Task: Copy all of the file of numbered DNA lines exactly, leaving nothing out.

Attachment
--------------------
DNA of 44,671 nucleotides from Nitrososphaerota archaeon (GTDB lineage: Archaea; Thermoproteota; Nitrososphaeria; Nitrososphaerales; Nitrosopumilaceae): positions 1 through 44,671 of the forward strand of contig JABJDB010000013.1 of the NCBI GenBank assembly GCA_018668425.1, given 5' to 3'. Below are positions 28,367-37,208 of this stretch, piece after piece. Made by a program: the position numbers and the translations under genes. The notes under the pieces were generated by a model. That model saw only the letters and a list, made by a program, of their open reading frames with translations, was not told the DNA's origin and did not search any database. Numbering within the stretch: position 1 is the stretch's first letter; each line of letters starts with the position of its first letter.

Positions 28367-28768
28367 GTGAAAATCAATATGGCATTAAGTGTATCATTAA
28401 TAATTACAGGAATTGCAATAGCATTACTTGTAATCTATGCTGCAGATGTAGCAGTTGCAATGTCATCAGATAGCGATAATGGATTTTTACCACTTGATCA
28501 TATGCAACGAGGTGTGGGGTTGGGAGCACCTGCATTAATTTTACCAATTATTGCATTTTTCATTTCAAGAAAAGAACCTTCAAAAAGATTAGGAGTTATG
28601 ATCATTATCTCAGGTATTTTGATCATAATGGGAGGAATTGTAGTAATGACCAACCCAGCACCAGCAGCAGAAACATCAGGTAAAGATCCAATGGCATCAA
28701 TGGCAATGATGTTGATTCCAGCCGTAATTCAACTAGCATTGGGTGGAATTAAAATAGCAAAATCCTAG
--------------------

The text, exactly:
DNA of 44,671 nucleotides from Nitrososphaerota archaeon (GTDB lineage: Archaea; Thermoproteota; Nitrososphaeria; Nitrososphaerales; Nitrosopumilaceae): positions 1 through 44,671 of the forward strand of contig JABJDB010000013.1 of the NCBI GenBank assembly GCA_018668425.1, given 5' to 3'. Below are positions 28,367-37,208 of this stretch, piece after piece. Made by a program: the position numbers and the translations under genes. The notes under the pieces were generated by a model. That model saw only the letters and a list, made by a program, of their open reading frames with translations, was not told the DNA's origin and did not search any database. Numbering within the stretch: position 1 is the stretch's first letter; each line of letters starts with the position of its first letter.

Positions 28367-28768
28367 GTGAAAATCAATATGGCATTAAGTGTATCATTAA
28401 TAATTACAGGAATTGCAATAGCATTACTTGTAATCTATGCTGCAGATGTAGCAGTTGCAATGTCATCAGATAGCGATAATGGATTTTTACCACTTGATCA
28501 TATGCAACGAGGTGTGGGGTTGGGAGCACCTGCATTAATTTTACCAATTATTGCATTTTTCATTTCAAGAAAAGAACCTTCAAAAAGATTAGGAGTTATG
28601 ATCATTATCTCAGGTATTTTGATCATAATGGGAGGAATTGTAGTAATGACCAACCCAGCACCAGCAGCAGAAACATCAGGTAAAGATCCAATGGCATCAA
28701 TGGCAATGATGTTGATTCCAGCCGTAATTCAACTAGCATTGGGTGGAATTAAAATAGCAAAATCCTAG